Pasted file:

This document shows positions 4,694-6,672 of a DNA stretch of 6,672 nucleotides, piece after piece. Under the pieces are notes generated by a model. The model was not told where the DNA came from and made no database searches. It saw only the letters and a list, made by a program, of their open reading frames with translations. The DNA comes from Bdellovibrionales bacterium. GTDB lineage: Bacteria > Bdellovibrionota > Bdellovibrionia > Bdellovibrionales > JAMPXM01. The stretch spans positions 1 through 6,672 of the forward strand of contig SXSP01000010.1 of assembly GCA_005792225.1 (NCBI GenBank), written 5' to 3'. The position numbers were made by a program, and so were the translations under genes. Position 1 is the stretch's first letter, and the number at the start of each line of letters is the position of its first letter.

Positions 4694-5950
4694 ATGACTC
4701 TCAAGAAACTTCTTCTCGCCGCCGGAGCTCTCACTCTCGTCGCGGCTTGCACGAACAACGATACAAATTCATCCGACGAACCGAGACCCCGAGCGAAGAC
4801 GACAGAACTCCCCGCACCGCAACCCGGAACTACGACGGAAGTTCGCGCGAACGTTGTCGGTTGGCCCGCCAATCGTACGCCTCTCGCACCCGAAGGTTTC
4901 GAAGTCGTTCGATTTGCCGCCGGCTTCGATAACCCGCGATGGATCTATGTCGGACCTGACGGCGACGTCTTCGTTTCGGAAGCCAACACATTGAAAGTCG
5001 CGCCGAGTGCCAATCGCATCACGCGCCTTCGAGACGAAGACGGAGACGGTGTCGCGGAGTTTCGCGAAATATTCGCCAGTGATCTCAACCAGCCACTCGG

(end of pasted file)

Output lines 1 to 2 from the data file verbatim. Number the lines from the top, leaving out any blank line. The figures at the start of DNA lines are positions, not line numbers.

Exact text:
This document shows positions 4,694-6,672 of a DNA stretch of 6,672 nucleotides, piece after piece. Under the pieces are notes generated by a model. The model was not told where the DNA came from and made no database searches. It saw only the letters and a list, made by a program, of their open reading frames with translations. The DNA comes from Bdellovibrionales bacterium. GTDB lineage: Bacteria > Bdellovibrionota > Bdellovibrionia > Bdellovibrionales > JAMPXM01. The stretch spans positions 1 through 6,672 of the forward strand of contig SXSP01000010.1 of assembly GCA_005792225.1 (NCBI GenBank), written 5' to 3'. The position numbers were made by a program, and so were the translations under genes. Position 1 is the stretch's first letter, and the number at the start of each line of letters is the position of its first letter.

Positions 4694-5950